Grow Weed Easily And Successfully By Building A Greenhouse

Published :

Grow Weed Easily And Successfully By Building A Greenhouse

Building and growing in a greenhouse aren't as difficult as you might think. Read on to discover the benefits, and the ideal greenhouse setup for you!

A greenhouse provides the best attributes of both indoor and outdoor cannabis growing. But don’t think that building your own greenhouse means a difficult or expensive endeavour. A simple greenhouse doesn’t cost much, and all you need is a suitable space in your garden or on your balcony to get started growing cannabis like a pro. Read on to learn how to grow cannabis easily, and successfully, in your own greenhouse!


For many growers, a greenhouse is an easier and more practical option than an indoor grow room. It provides all the perks of outdoor cultivation, like natural sunlight, yet offers protection from the elements, insects, and animals.

For growers in cooler regions of the world, a greenhouse can also provide a longer growing season. You can, for example, plant your seeds earlier each season, as well as harvest later if need be—and you don’t need to worry as much about cold temperatures and rain. You also have the option to heat and cool your greenhouse, supporting ideal conditions for growing top-quality weed rivalling that of warm-weather growers.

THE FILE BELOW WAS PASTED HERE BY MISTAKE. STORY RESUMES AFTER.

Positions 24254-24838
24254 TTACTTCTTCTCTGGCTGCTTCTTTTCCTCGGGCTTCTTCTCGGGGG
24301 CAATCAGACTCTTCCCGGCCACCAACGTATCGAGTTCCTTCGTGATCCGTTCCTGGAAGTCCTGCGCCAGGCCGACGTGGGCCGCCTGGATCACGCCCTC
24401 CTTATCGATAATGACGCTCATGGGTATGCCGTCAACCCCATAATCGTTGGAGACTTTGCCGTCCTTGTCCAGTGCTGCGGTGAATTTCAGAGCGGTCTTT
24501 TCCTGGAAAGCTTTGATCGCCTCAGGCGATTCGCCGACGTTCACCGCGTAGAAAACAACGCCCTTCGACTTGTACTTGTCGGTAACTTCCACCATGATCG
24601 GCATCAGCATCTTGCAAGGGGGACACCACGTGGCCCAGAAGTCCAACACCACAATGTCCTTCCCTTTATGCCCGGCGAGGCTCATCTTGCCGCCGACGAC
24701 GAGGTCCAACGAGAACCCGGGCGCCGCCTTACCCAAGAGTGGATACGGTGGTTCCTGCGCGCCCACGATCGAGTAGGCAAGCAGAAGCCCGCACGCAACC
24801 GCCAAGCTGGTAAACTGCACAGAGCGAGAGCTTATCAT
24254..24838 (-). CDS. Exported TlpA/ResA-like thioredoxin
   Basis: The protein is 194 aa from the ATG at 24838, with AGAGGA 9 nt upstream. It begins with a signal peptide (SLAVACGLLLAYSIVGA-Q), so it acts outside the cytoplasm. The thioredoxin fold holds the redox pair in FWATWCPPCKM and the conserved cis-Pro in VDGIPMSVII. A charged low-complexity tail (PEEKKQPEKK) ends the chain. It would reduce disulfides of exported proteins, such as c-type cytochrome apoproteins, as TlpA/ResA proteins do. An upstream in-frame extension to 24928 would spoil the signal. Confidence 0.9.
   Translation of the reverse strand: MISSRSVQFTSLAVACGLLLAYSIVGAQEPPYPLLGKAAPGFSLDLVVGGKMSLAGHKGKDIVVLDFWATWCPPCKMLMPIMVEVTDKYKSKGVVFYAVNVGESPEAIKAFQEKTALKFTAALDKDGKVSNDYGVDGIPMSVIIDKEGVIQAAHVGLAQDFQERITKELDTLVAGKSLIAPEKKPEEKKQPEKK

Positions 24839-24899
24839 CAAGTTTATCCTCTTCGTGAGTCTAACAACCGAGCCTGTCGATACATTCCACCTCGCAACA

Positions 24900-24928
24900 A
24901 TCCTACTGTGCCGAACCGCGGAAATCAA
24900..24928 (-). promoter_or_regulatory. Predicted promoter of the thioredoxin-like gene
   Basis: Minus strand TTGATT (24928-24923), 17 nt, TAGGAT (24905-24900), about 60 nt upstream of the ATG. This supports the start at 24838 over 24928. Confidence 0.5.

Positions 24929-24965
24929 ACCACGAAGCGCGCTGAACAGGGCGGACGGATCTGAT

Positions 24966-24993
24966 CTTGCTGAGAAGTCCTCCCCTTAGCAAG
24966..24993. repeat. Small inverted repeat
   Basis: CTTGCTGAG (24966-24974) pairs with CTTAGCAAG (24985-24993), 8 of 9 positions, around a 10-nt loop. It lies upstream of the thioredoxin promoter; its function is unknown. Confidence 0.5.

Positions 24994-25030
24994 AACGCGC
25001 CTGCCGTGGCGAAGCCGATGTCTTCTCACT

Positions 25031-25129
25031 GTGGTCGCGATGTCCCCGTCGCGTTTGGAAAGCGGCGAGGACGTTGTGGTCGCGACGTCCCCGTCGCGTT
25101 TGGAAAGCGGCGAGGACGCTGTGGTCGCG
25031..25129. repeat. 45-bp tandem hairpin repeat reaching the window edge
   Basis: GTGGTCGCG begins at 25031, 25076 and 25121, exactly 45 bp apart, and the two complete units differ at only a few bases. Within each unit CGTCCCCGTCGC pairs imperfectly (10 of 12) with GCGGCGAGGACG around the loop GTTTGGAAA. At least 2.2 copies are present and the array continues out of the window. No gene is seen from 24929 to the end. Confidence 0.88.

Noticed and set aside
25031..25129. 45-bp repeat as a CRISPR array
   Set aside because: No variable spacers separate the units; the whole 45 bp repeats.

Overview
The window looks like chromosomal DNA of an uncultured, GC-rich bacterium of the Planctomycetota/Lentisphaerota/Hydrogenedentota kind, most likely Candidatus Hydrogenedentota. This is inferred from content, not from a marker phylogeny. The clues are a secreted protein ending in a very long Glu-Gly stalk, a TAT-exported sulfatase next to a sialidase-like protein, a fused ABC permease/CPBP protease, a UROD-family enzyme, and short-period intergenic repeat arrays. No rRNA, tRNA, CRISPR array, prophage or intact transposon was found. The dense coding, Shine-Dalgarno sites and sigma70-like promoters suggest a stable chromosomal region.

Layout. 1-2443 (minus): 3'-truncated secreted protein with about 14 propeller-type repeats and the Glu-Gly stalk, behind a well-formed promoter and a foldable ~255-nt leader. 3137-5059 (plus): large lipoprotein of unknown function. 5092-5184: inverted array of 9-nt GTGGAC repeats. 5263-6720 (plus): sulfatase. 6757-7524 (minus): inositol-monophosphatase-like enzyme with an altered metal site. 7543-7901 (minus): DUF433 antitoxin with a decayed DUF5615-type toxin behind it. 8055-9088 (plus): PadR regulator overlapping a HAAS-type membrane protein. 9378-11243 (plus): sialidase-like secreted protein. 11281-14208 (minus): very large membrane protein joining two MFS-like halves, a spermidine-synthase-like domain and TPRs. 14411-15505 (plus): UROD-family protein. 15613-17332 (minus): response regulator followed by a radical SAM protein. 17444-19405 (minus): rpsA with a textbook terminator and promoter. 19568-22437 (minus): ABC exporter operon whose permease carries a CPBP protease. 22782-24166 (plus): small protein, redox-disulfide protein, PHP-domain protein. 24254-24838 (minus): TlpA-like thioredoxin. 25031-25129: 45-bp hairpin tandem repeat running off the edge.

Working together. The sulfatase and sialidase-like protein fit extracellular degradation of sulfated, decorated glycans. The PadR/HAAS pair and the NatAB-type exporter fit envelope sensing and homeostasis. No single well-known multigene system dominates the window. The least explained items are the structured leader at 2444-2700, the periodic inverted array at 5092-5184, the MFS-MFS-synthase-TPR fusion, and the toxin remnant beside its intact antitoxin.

Aside from offering protection from wind, rain, and frost, a greenhouse has a lot of other benefits. For example, you can equip your greenhouse with artificial lighting to take advantage of grow lamps and natural sunlight. This way, you can control a plant’s vegging and flowering phases as if you were growing indoors. Moreover, if you set up a small greenhouse on your balcony or terrace, it can be a good way to keep suspicious odours and noise from being an issue indoors.

Grow Cannabis in Greenhouse


You can grow all types of cannabis in a greenhouse with great success. Here are some specifics about autoflowers versus photoperiod plants:

• Growing autoflowering cannabis